A tumultuous year is drawing to a close at Newt, and as it does, thoughts are turning from alternative business strategies to seasonal turkey-based bingefests …
I’ve always suspected there’s a reason why Thanksgiving is one aspect of American culture that has never inveigled its way into British life. It would take a brave man to look me in the eye and tell me there’s a place for pumpkin in a roast dinner.
But this year, Thanksgiving has come to Newt. John Jr, whose family has remained in the States while he has been guiding Newt through its tadpole phase, has become increasingly withdrawn as the “holidays” have approached, staring mournfully out of his office window for hours at a time while listening to the theme tune from Cheers on loop. In an attempt to lift himself out of this fug, this week he decided to invite the whole office to a festive lunch at his rented penthouse flat.
John has prepared a speech setting out all we have to be grateful for this year. Should be interesting
So it was, that last Thursday I found myself standing in the lift of Bishop’s Stortford’s only four-storey building with my colleague Alan Quimby, who had come dressed as a pilgrim father, “to show willing”.
“I think you’re forgetting that we’re the ones who’ve been taken over,” I pointed out, as he fussed over the angle of his hat in the lift’s mirrored walls. “A Red Indian would have been more appropriate. And you wouldn’t have had to put your belt around your hat like that. I’m not sure the Burtons logo on the buckle is entirely historically accurate.”
At that moment the lift doors opened, and we found ourselves stepping out straight into John Jr’s designer kitchen. A curious smell of raw meat and candyfloss engulfed us. “Hey guys, come on in!” he said, waving a turkey baster in a gesture of greeting. “You’ll find everyone in the back room - I’ve hooked up the internet to show the big Thanksgiving game - Milwaukee State Cougar Wranglers vs West Arizona Rattlesnake Stranglers. Have a Bud, make yourselves at home - I’ve just got to finish stuffing the turkey with marshmallows.”
In the back room, the whole Newt family was staring perplexed at a vast screen. “It seems to be a cross between rugby and Robot Wars,” Matt Keen was saying. “It’s very curious. But we should enjoy it while it lasts. I’ve heard that, as part of this ’thanksgiving’ business, John has prepared a pre-dinner speech setting out all that we have to be grateful for this year. Should be interesting.”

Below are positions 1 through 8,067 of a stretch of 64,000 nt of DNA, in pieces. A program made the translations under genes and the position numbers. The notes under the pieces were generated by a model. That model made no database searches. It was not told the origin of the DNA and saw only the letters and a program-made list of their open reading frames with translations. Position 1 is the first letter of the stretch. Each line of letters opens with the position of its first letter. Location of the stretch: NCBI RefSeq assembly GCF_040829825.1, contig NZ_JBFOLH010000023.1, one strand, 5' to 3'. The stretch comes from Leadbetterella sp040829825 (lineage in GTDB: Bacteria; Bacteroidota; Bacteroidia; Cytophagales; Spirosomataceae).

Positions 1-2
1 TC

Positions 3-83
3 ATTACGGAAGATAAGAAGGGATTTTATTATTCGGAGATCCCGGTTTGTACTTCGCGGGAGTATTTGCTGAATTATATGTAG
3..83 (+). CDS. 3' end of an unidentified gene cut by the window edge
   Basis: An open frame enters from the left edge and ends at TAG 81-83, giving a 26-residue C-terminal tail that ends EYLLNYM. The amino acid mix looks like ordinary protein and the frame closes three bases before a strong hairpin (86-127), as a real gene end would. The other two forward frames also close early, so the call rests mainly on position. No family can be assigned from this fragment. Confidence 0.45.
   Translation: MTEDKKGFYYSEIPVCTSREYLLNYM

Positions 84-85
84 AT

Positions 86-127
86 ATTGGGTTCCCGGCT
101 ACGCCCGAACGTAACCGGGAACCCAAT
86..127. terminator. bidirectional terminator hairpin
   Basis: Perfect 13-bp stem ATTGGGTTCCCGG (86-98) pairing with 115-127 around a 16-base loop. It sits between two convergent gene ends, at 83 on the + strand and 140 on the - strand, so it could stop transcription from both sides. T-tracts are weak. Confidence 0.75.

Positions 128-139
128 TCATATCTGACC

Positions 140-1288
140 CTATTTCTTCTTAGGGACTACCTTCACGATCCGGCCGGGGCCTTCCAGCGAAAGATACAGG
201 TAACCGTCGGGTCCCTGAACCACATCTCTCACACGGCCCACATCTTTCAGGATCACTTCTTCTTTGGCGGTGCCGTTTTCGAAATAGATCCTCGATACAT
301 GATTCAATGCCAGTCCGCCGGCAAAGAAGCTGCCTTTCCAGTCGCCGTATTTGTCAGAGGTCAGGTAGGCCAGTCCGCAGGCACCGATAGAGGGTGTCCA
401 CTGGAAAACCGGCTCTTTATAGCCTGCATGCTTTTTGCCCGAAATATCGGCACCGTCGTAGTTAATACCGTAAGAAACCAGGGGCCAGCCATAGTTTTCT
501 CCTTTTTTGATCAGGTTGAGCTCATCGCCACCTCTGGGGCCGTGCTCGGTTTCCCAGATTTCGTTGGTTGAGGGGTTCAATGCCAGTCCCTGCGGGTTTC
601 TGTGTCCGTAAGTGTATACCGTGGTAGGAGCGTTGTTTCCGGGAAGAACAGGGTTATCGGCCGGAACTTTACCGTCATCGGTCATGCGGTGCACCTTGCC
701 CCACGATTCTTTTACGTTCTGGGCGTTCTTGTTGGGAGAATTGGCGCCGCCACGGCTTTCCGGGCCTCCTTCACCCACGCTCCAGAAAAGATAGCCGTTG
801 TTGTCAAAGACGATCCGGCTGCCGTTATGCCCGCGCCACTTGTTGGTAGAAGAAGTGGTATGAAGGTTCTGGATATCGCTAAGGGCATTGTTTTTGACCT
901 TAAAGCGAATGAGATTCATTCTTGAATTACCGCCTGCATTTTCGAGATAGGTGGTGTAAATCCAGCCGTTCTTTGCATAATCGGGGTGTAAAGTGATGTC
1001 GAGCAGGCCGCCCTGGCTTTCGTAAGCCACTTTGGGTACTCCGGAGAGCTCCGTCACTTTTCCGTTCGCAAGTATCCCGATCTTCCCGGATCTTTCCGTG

This sounded dangerous, particularly the “pre-dinner” part. At Gettysburg, Abraham Lincoln only had a warring nation to address. That’s a far more forgiving crowd than a bunch of QSs with the scent of gravy in their nostrils.
But this did not deter John Jr. As the turkey was finally borne to the table - the game having apparently reached some sort of conclusion - he cleared his throat histrionically and began his oration. “My friends, we meet here today at a crossroads in Newt’s history. But if we can stand together in the face of this benighted storm, then soon we will move on to broad, sunlit uplands.
“And truly, there is much for which we have to be thankful. There’s the long-awaited upturn in the private sector, as clearly indicated by our contract to project-manage the new pound shop in Harlow.
“And we must be thankful that, even as I speak, fresh international markets are opening up before us. Montenegro, Siberia, the Isle of Man - these are the new Dubais! “And we must be thankful that … erm … well, there’s the autumn weather we’ve been having. That’s been awesome …” He paused, thought for a moment, and eventually decided that his case had been made. “And so, in summary, this year we’ve all got a lot to be thankful for. Marshmallow, anyone?”
Quentin Shears, 48, is a partner in quantity surveyor Newt UK, the Hertfordshire outpost of US multinational, Gator Corp.
As told to Nick Jones
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